Alas we have reached the end of "Taekwondo books" in the series (for the time being at least). I know of several other books on Taekwondo that I have on my whish list but I decided early that the books that I recommend in this series will be books that I own and have read over and over again so I can vouch for them. Books are expensive and it takes time to read them so I will honor my readers by only recommending stuff I 100% know they will enjoy (if they enjoy the blog in general). So what is it this time? Click on the read more buttom and you will see:-)
I am not going to keep the book(s) secret much longer. As you allready know (if you have enjoyed the blog for some time) I love Taekwondo history. The roots of Taekwondo is wide and far reaching but the fact is that many of the Kwan (Schools) that would later become Taekwondo were influenced by one man; Gichin Funakoshi the founder of Shotokan Karate and nicknamed the father of Japanese Karate. Song Moo Kwan, Chung Do Kwan, Oh Do Kwan, Yoon Moo Kwan were direclty influenced by him making him one of the most influential individuals of Taekwondo. Funakoshi is literally our teachers teacher as he himself taugh the many of the Kwan founders directly. He was also a prolific writer and a very well educated man. His teachers Azato and Anko Itosu were known as some of the finest Martial Artists of their generation and he had a deep and meaningfull relationship with both of them.
As Taekwondo have strong ties to the Karate of Gichin Funakoshi it should not take much mental effort to understand that researching the writings of Gichin Funakoshi himself will yeld great insights into Taekwondo`s Foundation? He wrote many books, but for this post I will reccommend that you get "Karate Do Kyohan" The Master Text. These are available in different editions. I have a translation of an early Version called Tode Jitsu from the 1920s and the most recent one from the 1950s published shortly after his death. If you get your hands on the 1950s version you will notice how that book has influenced countless other Martial Arts books through the years. Most follows the layout of the book and many are indeed carbon copies of it (new words same layout and message). The original (Karate Do Kyohan) is actually a very good book and even if it is from the 1950s it is still a great resource. Want to know if the founders of Taekwondo knew there were throws and locks in the forms they learned? Funakoshi say there are in the text. In early versions 1920s-1930s he gives examples on specific techniques and what Kata too and this period is the time the Kwan founders studdied. Want to know what the hand on your hip is doing? He explains the concept in great detail. Want to know his actual thoughts on there is no first attack in Karate (beyond the obvious)? He explains it. Want to see what kind of forms the founder of Taekwondo learned? Here they are in great detail (slightly altered in the 1950s version) etc. I would go so far as to say that if you replaced the Japanese terms with Korean, and the name Karate with Taekwondo that this book would be a great Taekwondo book (which is why it is included here in a Taekwondo Blog).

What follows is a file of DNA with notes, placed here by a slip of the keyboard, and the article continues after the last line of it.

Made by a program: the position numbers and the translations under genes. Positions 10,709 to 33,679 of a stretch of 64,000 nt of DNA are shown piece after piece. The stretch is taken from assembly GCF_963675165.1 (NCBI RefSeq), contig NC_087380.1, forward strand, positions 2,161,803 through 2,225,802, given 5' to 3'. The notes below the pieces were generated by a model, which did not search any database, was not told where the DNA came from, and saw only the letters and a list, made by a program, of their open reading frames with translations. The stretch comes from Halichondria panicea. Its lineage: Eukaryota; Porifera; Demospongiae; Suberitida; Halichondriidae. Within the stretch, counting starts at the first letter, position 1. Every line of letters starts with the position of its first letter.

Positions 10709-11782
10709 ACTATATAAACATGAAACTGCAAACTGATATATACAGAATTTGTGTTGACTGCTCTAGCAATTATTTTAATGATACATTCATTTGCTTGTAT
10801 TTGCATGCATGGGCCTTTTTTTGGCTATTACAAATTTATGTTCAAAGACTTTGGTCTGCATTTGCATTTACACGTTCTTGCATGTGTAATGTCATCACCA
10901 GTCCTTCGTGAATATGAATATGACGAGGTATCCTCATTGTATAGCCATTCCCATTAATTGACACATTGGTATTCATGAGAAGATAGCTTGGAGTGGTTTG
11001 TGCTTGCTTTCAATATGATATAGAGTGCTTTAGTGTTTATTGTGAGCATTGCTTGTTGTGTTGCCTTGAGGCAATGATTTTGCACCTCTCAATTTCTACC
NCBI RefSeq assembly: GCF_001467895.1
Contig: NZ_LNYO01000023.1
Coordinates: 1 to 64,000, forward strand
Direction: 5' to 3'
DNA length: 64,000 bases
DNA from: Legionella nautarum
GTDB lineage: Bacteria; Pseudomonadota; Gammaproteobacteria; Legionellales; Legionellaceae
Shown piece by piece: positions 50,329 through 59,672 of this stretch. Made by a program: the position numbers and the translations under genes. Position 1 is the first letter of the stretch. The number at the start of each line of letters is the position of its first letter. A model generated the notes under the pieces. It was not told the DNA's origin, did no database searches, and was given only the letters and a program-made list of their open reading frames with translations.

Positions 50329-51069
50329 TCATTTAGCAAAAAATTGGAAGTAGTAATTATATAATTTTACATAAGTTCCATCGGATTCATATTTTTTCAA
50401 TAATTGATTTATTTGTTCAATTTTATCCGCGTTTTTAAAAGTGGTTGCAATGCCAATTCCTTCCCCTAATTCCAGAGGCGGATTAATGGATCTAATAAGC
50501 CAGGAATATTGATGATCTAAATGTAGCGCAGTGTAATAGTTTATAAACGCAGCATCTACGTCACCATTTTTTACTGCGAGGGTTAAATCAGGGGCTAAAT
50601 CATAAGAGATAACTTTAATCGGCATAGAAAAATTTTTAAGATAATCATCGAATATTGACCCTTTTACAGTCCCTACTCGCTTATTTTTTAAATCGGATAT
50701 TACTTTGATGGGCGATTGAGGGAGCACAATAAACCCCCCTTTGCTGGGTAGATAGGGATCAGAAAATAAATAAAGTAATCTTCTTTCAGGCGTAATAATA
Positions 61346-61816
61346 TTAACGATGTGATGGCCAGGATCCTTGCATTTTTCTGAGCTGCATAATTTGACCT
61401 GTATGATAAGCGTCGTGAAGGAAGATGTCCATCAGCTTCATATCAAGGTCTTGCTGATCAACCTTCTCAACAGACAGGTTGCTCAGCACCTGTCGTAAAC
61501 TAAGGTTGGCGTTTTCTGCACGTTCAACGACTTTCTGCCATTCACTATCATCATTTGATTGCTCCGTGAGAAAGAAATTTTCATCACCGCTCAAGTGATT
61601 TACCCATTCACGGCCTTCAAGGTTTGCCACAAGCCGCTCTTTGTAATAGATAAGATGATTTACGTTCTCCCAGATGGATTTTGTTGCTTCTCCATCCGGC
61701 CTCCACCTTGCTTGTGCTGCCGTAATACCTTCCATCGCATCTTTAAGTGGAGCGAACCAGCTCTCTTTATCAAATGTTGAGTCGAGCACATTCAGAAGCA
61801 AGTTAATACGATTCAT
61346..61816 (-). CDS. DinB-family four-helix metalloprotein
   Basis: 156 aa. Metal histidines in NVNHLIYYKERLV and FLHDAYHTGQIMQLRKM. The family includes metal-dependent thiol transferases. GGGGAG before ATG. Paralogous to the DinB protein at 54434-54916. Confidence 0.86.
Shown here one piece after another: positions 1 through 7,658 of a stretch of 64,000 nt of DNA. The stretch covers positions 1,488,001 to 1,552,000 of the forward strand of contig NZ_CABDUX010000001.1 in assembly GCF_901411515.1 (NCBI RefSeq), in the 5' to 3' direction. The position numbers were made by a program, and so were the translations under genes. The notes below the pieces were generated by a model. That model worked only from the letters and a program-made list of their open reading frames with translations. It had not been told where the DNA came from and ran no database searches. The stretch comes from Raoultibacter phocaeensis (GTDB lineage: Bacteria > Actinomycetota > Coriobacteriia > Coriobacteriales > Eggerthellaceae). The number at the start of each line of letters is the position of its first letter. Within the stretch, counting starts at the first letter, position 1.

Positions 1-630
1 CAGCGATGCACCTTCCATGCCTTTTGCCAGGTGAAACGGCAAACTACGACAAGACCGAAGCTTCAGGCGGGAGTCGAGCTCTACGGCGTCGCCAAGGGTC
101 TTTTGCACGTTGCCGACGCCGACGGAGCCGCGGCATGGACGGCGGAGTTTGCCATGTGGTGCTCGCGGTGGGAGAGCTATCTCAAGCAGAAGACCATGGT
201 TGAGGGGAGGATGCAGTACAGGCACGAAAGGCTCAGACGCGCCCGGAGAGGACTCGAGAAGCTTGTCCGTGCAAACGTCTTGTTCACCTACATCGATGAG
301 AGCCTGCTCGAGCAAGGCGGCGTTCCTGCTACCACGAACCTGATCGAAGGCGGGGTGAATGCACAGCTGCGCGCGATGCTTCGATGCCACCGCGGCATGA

There are many things that are said and believed about Funakoshi, stuff like: He did not know what he taught, he did not know or understand self defense, his Karate was "shallow", his Karate was only for school children etc. Here you get the chance of reading the words from the man himself. His thoughts on self defense in the 1950s book is actually right on where modern day self defense specialist say today. Many of the myths and misconceptions about the man, about Shotokan, and about what the founders of Taekwondo learned could be put to rest if more people sat down and studdied his writings instead of studying what was written about him. Instead of what is written about him the focus for a pragmatic Taekwondo student should be to study the works by him (Funakoshi) instead.
If you have gotten and read the other books I have recommended earlier in this series (Choi Hong Hi`s 1965 book, Son Duk Sung & Robert J. Clark`s 1968 and 1984 book, Shihak Henry Cho`s 1968 book you will see just how much of early Taekwondo came from its Karate roots. Have we evolved into our own thing since then? Yes maybe we have, but the basis of our martial art is still our basics and they are closely modelled on Karate.
Am I out of line when I am recommending "Karate books" to Taekwondo students?
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